Saturday, July 7, 2012

The Beautiful Women of Chetana in Pokhara, Nepal

In many societies in Asia, women have always been the underprivileged group. This is especially so in male-dominated societies that heed to the caste system. Such is the case in Nepal. Women are discriminated against and underrepresented in many sectors of Nepali society. UNICEF figures indicate that only 65 percent of adult females in Nepal gain literacy. No education means a very limited source of livelihood, if any at all. Even if employed outside their homes, Nepali women are paid 25 percent less than that of their male counterparts and are traditionally relegated to more traditional, low-level jobs.

Chetana Women Skill Development Project, Pokhara, Nepal

Tara Timilshina, Nepali mother and wife, decided one day that this has to change. After surviving cancer and experiencing the worst of discrimination, she knew she had to do something towards women empowerment in her country. This was how the Chetana Women Skill Development Project was born. The Chetana Women Skill Development Project is a non-profit foundation registered with the Nepali government since 2008 advocating women empowerment through skill building and education. Through the foundation, Tara trains and educates fellow Nepali women who would otherwise have no access to any training and education of any sort. Nepali women, who often travel long hours from the rural villages of the Himalayan foothills to the lakeside city of Pokhara in Central Nepal, are provided free literacy training as well as vocational courses on weaving, dyeing, sewing, and business management.

Chetana Women Skill Development Project, Pokhara, Nepal
The beautiful Tara Timilshina, founder
of the Chetana Women Skill Development Project

There are presently 22 Nepali women under training and employ in the small, rented shack that serves as the foundation's headquarters, production center, and sales outlet right by Pokhara's Phewa Lake. Operating under the motto "skillful women in every society," the foundation promotes women empowerment by creating livelihood for Nepali women, enough for them to support themselves and their respective families. After their three-month training, these women are committed to work for the project for a minimum of two years. Should they decide to create a business of their own, the project will help them start it up.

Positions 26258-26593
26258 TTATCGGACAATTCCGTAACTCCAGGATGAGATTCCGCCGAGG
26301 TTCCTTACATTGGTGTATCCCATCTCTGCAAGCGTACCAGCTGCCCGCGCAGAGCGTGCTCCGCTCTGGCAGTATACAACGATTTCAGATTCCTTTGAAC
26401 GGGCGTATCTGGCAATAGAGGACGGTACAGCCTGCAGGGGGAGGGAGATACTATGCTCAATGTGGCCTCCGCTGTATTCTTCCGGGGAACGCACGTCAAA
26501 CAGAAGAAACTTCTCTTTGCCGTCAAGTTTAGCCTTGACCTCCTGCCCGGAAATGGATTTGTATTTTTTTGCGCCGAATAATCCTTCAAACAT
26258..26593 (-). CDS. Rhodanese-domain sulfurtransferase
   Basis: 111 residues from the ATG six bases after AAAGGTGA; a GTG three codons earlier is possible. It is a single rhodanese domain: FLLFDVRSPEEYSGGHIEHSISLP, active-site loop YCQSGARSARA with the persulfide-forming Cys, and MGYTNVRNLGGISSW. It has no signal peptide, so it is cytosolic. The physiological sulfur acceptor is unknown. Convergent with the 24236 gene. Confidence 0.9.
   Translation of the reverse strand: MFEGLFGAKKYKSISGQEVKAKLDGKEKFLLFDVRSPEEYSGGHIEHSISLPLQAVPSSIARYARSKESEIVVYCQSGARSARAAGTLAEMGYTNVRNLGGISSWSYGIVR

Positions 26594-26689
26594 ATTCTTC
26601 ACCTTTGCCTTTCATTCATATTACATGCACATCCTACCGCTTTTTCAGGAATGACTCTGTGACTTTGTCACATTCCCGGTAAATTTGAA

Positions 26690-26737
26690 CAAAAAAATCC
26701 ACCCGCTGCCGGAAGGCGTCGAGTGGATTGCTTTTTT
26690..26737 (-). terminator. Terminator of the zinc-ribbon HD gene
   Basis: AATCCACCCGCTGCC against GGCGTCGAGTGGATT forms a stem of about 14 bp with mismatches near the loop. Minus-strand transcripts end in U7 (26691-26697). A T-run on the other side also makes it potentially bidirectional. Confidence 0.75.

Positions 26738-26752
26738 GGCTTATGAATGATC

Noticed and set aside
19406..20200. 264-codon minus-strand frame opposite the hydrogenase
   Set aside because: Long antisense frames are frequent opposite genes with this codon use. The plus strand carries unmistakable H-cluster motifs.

Chetana Women Skill Development Project, Pokhara, Nepal
Weaving and sawing are done right inside the small shack the foundation calls
their headquarters situated beside Phewa Lake in Pokhara, Nepal.


Chetana Women Skill Development Project, Pokhara, Nepal

Chetana Women Skill Development Project, Pokhara, Nepal
Bags, beanies, scarfs, and all manner of hand-woven
products are sold at the foundation's headquarters.


Chetana Women Skill Development Project, Pokhara, Nepal

We learned about the Chetana Women Skill Development Project and its noble cause towards women empowerment from a fellow trekker when we were trekking in the beautiful Annapurna region north of Pokhara. We figured, we were going to buy gifts and souvenirs in Pokhara anyway, might as well do it at Chetana. There, our tourist money will go into supporting the project and perhaps training and educating more Nepali women. When we got to the foundation's headquarters, we were fortunate enough to meet Tara herself. She toured us around and told us about her little project, her little contribution to women empowerment in her country. I bought a lovely bag to send back home for my mom and wished more power to these Nepali women. We went back to exploring the lovely, laid-back, lakeside town of Pokhara knowing somehow our tourist money went into something helpful and constructive. It's good when tourism and advocacy go hand in hand like that.

Lovely Lakeside Laidback Pokhara, Nepal
The lovely, laid-back, lakeside town of Pokhara in Central Nepal

Lovely Lakeside Laidback Pokhara, Nepal
Boatman prepares his livelihood on the shores of Phewa Lake in Pokhara, Nepal.


* Full Disclosure: I or WalkFlyPinoy.com is in no way associated to nor paid by the Chetana Women Skill Development Project. I just felt this was something worth writing about.

** For more information on the Chetana Women Skill Development Project, do visit www.weavingforlife.org. If you yourself want to volunteer your time to the foundation's noble cause, or you are just simply looking to buy souvenirs from Pokhara, do stop by the foundation's headquarters. See map:



Have you encountered similar women empowerment charities and/or foundations in your travels? What were they and what were their causes?


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